Males believe discussing problems is a waste of time, study shows

August 22, 2011

A new University of Missouri study finds that boys feel that discussing problems is a waste of time.

"For years, popular have insisted that boys and men would like to talk about their problems but are held back by fears of or appearing weak," said Amanda J. Rose, associate professor of in the MU College of Arts and Science. "However, when we asked young people how talking about their problems would make them feel, boys didn't express angst or distress about discussing problems any more than . Instead, boys' responses suggest that they just don't see talking about problems to be a particularly useful activity."

Rose and her colleagues conducted four different studies that included surveys and observations of nearly 2,000 children and . The researchers found that girls had positive expectations for how talking about problems would make them feel, such as expecting to feel cared for, understood and less alone. On the other hand, boys did not endorse some negative expectations more than girls, such as expecting to feel embarrassed, worried about being teased, or bad about not taking care of the problems themselves. Instead, boys reported that talking about problems would make them feel "weird" and like they were "wasting time."

"An implication is that parents should encourage their children to adopt a middle ground when discussing problems. For boys, it would be helpful to explain that, at least for some problems, some of the time, talking about their problems is not a waste of time. Yet, also should realize that they may be 'barking up the wrong tree' if they think that making boys feel safer will make them confide. Instead, helping boys see some utility in talking about problems may be more effective," Rose said. "On the other hand, many girls are at risk for excessive problem talk, which is linked with and , so girls should know that talking about problems isn't the only way to cope."

Rose believes that the findings may play into future romantic relationships, as many relationships involve a "pursuit-withdraw cycle" in which one partner (usually the woman) pursues talking about problems while the other (usually the man) withdraws.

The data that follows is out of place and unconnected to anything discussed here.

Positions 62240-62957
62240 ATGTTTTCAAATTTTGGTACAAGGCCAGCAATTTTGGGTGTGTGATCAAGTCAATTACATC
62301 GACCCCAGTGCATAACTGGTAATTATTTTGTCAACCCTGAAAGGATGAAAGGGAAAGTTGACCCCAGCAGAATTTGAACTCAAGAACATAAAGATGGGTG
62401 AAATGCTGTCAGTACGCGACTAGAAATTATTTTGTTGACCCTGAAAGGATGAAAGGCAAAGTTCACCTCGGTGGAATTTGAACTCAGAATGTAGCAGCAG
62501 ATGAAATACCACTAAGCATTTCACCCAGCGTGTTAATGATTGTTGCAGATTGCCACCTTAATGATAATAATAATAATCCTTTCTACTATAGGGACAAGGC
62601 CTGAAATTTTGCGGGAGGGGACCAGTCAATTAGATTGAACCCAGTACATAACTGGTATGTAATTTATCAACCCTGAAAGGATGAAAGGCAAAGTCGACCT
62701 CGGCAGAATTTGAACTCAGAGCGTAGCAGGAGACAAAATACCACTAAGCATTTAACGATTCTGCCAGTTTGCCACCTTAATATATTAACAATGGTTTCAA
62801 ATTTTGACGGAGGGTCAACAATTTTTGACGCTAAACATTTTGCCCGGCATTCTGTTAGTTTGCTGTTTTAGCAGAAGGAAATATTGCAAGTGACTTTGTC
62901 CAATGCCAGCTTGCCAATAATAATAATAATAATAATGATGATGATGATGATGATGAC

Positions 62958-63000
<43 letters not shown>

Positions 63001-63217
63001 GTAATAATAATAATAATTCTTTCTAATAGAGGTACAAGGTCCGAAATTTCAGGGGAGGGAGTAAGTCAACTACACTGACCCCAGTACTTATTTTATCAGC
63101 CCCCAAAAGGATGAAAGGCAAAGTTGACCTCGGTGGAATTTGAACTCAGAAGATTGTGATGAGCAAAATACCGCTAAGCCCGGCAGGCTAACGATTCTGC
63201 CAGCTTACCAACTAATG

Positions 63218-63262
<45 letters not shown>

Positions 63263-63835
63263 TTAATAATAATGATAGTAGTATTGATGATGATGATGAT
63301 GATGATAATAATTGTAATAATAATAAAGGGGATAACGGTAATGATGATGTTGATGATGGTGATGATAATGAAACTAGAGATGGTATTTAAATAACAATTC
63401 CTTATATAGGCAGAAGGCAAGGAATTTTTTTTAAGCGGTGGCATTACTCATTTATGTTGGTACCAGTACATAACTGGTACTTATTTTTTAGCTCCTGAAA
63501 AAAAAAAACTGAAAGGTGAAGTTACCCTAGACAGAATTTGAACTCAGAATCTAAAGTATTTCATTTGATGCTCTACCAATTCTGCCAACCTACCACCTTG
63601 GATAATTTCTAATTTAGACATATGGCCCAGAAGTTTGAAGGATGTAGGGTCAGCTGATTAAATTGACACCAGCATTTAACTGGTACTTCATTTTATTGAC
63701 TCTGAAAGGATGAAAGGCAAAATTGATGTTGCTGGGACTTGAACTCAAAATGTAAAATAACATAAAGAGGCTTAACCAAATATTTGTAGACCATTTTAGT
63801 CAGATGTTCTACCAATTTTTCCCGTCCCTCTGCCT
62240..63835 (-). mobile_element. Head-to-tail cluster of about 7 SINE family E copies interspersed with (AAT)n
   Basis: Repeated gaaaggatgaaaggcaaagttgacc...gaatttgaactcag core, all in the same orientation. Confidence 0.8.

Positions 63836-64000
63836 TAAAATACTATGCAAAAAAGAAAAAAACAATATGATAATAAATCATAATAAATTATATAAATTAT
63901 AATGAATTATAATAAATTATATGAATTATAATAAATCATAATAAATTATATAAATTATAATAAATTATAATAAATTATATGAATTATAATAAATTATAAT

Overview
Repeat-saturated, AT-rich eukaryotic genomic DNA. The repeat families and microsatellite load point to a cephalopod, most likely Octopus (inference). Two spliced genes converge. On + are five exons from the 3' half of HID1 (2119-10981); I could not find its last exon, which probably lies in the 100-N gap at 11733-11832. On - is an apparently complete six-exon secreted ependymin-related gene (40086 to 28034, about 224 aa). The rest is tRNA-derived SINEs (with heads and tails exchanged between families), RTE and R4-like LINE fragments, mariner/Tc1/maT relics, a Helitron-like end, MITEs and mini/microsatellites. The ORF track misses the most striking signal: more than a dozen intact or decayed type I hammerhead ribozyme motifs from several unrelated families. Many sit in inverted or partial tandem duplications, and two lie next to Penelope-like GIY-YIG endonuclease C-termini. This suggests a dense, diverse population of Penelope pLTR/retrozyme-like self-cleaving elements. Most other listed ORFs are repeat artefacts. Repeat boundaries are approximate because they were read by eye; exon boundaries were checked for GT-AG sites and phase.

"Women may really push their partners to share pent-up worries and concerns because they hold expectations that talking makes people feel better. But their partners may just not be interested and expect that other coping mechanisms will make them feel better. Men may be more likely to think talking about problems will make the problems feel bigger, and engaging in different activities will take their minds off of the problem. Men may just not be coming from the same place as their partners," Rose said.

The paper, "How Girls and Boys Expect Disclosure About Problems Will Make Them Feel: Implications for Friendships," will published in an upcoming edition of the journal Child Development. The study was funded by the National Institute for Mental Health and was co-authored by current and former MU psychology graduate students Rebecca Schwartz-Mette, Rhiannon Smith, Lance Swenson, Wendy Carlson, and Erika Waller and Rose's colleague Steven Asher.

Related Stories

Recommended for you

To pick a great gift, it's better to give AND receive

July 28, 2017
If it's the thought that makes a gift count, here's a thought that can make your gift count extra: Get a little something for yourself.

Researchers crack the smile, describing three types by muscle movement

July 27, 2017
The smile may be the most common and flexible expression, used to reveal some emotions, cover others and manage social interactions that have kept communities secure and organized for millennia.

Ketamine for depression encouraging, but questions remain around long-term use

July 27, 2017
A world-first systematic review into the safety of ketamine as a treatment for depression, published in the prestigious Lancet Psychiatry, shows the risks of long-term ketamine treatment remain unclear.

Infants know what we like best, study finds

July 27, 2017
Behind the chubby cheeks and bright eyes of babies as young as 8 months lies the smoothly whirring mind of a social statistician, logging our every move and making odds on what a person is most likely to do next, suggests ...

Even babies can tell who's the boss, UW research says

July 27, 2017
The charismatic colleague, the natural leader, the life of the party - all are personal qualities that adults recognize instinctively. These socially dominant types, according to repeated studies, also tend to accomplish ...

DREAMers at greater risk for mental health distress

July 27, 2017
Immigrants who came to the United States illegally as small children and who meet the requirements of the Development Relief and Education for Alien Minors Act, more commonly known as DREAMers, are at risk for mental health ...

0 comments

Please sign in to add a comment. Registration is free, and takes less than a minute. Read more

Click here to reset your password.
Sign in to get notified via email when new comments are made.